Monday, March 16, 2020

Death in a Budapest Butterfly by Julia Buckley

Reviewed by Jeanne

Maggie’s Tea House specializes in Hungarian food and serves traditional European teas—the meal, not just the drink.  With one of their regular groups scheduled, the Magyar Women, Hana Keller is busy preparing special cups and polishing the silver.  Her grandmother may even treat the ladies to a tea leaf reading, which always makes an impression on the participants. 

This time, though, what she sees is not supernatural but still frightening: inside a cup someone has written, “the witch with the iron nose,” a reference to Hungarian folklore.  

And the woman who drank from the cup is dead.

This is a first in series book that captured my attention from chapter one.  I am a sucker for books that include folklore and this one really delivered.  I also learned about Hungarian food, history, and culture.  Also a bit about tea cups, since Hana collects them; in fact the “Budapest Butterfly” of the title refers to a teacup created by a famous Hungarian artist.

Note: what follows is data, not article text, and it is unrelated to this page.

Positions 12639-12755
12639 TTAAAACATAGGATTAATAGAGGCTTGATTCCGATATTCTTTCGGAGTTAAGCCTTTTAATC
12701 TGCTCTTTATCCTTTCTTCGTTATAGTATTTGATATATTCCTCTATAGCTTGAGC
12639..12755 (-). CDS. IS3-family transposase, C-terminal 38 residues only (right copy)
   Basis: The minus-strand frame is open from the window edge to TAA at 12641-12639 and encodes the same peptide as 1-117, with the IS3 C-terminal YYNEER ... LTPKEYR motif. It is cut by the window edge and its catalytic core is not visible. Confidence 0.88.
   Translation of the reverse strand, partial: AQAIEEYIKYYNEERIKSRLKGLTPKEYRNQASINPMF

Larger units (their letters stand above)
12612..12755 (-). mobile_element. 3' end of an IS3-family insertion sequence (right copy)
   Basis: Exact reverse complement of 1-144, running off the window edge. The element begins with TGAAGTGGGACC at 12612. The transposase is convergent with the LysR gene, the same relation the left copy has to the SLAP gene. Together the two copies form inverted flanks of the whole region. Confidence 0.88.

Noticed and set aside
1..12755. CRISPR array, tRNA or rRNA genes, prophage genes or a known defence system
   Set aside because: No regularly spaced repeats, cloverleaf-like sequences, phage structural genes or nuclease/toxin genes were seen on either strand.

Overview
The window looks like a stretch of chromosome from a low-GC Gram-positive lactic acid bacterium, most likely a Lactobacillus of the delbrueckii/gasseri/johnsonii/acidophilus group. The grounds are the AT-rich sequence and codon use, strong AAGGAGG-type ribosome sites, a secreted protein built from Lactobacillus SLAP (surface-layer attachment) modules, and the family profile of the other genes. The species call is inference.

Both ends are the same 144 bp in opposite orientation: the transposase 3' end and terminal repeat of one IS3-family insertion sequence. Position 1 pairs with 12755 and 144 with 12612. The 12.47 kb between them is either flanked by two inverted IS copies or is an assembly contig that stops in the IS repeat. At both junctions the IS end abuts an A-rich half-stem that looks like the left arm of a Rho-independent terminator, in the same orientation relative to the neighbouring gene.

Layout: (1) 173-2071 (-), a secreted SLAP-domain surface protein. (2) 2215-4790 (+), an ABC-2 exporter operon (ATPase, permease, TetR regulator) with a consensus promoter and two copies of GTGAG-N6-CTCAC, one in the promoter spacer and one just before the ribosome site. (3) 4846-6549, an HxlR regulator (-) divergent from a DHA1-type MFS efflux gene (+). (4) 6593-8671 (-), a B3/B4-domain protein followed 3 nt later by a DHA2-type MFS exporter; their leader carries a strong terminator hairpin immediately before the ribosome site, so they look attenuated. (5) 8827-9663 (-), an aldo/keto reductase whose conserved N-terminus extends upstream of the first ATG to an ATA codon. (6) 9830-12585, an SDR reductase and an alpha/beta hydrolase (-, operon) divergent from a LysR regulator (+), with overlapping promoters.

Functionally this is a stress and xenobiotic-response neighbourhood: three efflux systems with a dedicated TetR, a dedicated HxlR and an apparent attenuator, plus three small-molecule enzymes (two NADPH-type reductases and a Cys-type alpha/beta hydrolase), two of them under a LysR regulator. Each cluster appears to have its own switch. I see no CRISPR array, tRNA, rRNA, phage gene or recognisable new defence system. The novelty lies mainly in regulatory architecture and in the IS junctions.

The characters are well-developed and interesting. Hana is an intelligent young woman who loves her family.  Let me ‘fess up here I read a LOT of cozy mysteries and while I don’t mind the occasional ditsy heroine, I find it refreshing to have one who seems competent and calm.  Hana is also a first generation American:  her mother came over as a child and assimilated early, but the Old World traditions linger pleasantly.  It’s a close and loving family, and I quickly became fond of everyone but especially Grandma.  As with most cozy series, there’s the beginning of a love interest in the form of the investigating detective. 

There’s also a supernatural element as Hana discovers that the “for fun” tea leaf readings are more accurate than chance would allow.  Hana also realizes that she herself has inherited certain sensitivities.

The description of the food was mouth-watering and exotic.  While the book does come with recipes, I really need samples because I am a lousy cook and no recipe is going to help.

But it was the folklore that really drew me in.  There are a whole host of female spirits, including witches, demons, and fairies, and Hana tries to fit the archetypes to suspects. I do like books which expand my horizons the way this one did.  I liked the Old World feel of the traditions and the foods.

I am very much looking forward to the next in the series. 

Note:  I read the paperback version which has a different cover.  See if you can spot the relevant detail that caught my eye:

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